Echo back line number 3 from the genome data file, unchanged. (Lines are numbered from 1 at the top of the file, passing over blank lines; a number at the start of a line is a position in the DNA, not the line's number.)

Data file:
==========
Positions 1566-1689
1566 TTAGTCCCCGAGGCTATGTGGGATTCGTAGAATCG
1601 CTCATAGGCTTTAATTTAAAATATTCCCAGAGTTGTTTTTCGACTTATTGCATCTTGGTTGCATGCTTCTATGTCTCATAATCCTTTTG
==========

1601 CTCATAGGCTTTAATTTAAAATATTCCCAGAGTTGTTTTTCGACTTATTGCATCTTGGTTGCATGCTTCTATGTCTCATAATCCTTTTG